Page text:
Saturday, May 06, 2006

Marx and Human History

My previous post on how pervasive child labour still is got me thinking about Karl Marx. Marx occupies a very important place in the history of political thought. I myself am not a Marxist but I believe Marx’s work warrants serious consideration. When I teach Marx to my first and second-year students we focus primarily on the normative dimensions of Marx’s writings, especially his account of exploitation and alienation. But today I wish to focus on what I see as the sophisticated empirical theses of Marx’s account of historical materialism. These are theses that I believe are still apt today and provide us with interesting insights into humanity’s struggle to overcome our naturally arduous condition.

According to Marx, “productive forces”- the means of production (e.g. tools and machines) and labour power (e.g. knowledge, skill, etc.)- are the real driving force behind human history. And I think this is probably correct, though I don’t think capitalism will be (nor need be) replaced by communism. The productive forces determine the relations of production -who has *effective control* over their labour power, the means of production, etc. - which in turn determine the *superstructure* of society (e.g. legal and political institutions). My thoughts on Marx’s historical materialism are published in my paper “Historical Materialism and Supervenience” in the December 2005 issue of the journal Philosophy of the Social Sciences. You can access it for free by clicking here.

The impetus for the paper came in 1996 while as an MA student taking a course on the philosophy of the mind. During that course we spent a good deal of time looking at how the concept of supervenience had been utilised in debates concerning physicalism. Supervenience is a nonreductive dependence relationship, and the standard definition of supervenience is:

B-properties supervene on A-properties if no two possible situations are identical with respect to their A-properties while differing in their B-properties. (David Chalmers, 1996, 33)

At the end of this MA course the instructor suggested that perhaps this concept could be utilized to explain Marx’s theory of historical materialism. As part of my assessed work for that course I handed in a two-page summary outlining some vague ideas of how this could be done. The instructor liked my ideas and encouraged me to continue on with this line of inquiry. So I did… though it took a bit longer than I thought!

Fast forward to a few years later…. during my PhD studies at Bristol University I had the opportunity to TA, and then to teach (my first course), a course on Karl Marx. In that course there was a heavy emphasis on the tradition known as “Analytical Marxism”, especially Jerry Cohen’s account of historical materialism. The more I read about Cohen’s work the more the connection with the concept of supervenience began to make sense to me. The challenges facing Marx (and Cohen’s functional reading of Marx) are in many ways the same challenges facing physicalists- that is, to explain how one set of properties determine a different set of properties, without denying either the existence or efficacy of the second set of properties.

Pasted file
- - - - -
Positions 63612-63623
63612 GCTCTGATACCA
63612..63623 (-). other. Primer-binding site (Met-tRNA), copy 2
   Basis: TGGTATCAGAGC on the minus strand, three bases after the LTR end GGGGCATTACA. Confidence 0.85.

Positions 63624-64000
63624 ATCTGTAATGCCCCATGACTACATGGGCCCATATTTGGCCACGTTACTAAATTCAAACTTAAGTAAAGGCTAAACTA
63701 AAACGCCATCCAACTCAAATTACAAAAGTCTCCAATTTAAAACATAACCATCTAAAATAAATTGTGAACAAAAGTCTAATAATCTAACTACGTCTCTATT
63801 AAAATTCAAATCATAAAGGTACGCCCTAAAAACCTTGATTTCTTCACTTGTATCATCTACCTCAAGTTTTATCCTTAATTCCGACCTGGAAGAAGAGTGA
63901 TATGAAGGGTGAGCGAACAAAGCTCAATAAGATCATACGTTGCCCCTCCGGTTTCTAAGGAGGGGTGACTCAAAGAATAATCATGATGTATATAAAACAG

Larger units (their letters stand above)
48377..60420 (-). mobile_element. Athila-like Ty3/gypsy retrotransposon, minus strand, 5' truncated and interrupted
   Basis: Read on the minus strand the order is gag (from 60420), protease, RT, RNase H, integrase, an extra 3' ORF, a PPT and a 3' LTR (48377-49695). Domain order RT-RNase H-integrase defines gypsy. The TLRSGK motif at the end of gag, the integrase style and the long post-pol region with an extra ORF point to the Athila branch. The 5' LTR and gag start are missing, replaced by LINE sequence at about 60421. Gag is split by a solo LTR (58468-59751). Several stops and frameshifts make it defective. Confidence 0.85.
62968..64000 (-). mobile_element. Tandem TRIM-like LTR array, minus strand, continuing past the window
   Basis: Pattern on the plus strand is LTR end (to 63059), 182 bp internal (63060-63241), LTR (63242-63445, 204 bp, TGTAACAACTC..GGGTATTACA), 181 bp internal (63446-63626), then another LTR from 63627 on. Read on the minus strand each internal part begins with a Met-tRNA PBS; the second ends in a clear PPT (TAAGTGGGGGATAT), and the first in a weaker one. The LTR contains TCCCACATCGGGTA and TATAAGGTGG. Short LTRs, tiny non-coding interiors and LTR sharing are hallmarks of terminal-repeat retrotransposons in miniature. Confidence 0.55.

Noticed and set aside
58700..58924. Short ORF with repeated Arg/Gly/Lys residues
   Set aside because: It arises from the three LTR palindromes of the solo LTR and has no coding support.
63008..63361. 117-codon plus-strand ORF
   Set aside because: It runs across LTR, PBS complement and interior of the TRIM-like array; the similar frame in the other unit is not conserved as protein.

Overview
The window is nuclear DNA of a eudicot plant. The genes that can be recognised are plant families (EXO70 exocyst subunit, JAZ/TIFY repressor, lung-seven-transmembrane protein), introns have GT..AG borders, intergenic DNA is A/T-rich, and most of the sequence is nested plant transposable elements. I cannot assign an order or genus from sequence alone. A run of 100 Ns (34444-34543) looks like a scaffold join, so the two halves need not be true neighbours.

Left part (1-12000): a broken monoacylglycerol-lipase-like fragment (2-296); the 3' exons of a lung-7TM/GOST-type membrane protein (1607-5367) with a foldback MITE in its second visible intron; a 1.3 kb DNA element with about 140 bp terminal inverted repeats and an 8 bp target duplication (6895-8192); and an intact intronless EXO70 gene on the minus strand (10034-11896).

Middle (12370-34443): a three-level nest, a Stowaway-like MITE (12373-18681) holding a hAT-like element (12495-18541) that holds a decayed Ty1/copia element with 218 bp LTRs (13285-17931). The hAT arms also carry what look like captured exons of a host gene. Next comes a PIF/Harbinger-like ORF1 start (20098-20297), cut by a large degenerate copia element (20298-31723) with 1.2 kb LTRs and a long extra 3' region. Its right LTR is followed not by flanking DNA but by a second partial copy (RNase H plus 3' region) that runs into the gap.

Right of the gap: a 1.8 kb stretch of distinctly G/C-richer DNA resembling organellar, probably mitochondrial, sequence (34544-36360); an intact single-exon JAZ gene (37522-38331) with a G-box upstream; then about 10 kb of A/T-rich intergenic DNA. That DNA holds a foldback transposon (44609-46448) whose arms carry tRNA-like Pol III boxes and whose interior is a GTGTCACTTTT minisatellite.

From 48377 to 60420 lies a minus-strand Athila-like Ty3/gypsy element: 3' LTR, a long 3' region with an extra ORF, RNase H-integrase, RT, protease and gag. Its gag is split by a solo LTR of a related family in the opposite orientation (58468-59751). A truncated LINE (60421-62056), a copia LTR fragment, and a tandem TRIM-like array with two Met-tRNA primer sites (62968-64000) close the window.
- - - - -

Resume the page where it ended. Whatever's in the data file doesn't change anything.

Furthermore, I realised that by utilising the concept of supervenience one could provide an account of the kind of evidence that could, in principle, either confirm or disconfirm Marx’s theories. If one could advance an account of historical materialism that was not susceptible to the problems of reductionism and verification then I think one has made some progress in terms of clarifying what Marx’s theory of human history is a theory about.

In the paper I advance the following two theses:

C1: Synchronic materialism maintains that the superstructure supervenes naturally on the economic structure.

C2: Diachronic materialism maintains that the relations of production supervene naturally on the forces of production.

I won’t go into the details (at least now) of what is entailed by these two theses, but to make a long story short… when one tries to understand why Marx advocates C1 and C2 we see how brilliant his understanding of human nature and the human condition actually is. When one attempts to explain why Marx believes these two theses are true, the following empirical hypotheses of historical materialism come to the fore:

T1—Thesis of basic materialism: Humans have basic needs, the fulfillment of which is a precondition for any other form of life (e.g., social, political or intellectual life).

T2—Thesis of human collectivity: Humans have a distinctive history of acting to produce the means for meeting their material needs and they do so in classes.

T3—Scarcity thesis: The historical condition of humans is one of scarcity of goods.

T4—Superstructure stabilizing thesis: The superstructure stabilizes the economic structure.

T5—Thesis of human rationality: Humans are rational beings who know how to satisfy the compelling wants they have and will be disposed to seize and employ the means of satisfaction of those wants.

T6—Ideology thesis: The ideas of the ruling class are in every epoch the ruling ideas.

T7—Development thesis: Productive forces tend to develop.

T8—Selection and transformation thesis: Productive forces select structures according to their capacity to promote development and persist as long as it is optimal for further development of productive power.

T9—Intelligence thesis: People possess intelligence of a kind and degree that enables them to improve their situation.

Unlike the bulk of Marx’s normative theses, I think these empirical theses are ones I would probably be willing to defend. By utilising the concept of supervenience we can derive a greater appreciation of the sophistication of Marx’s account of human history.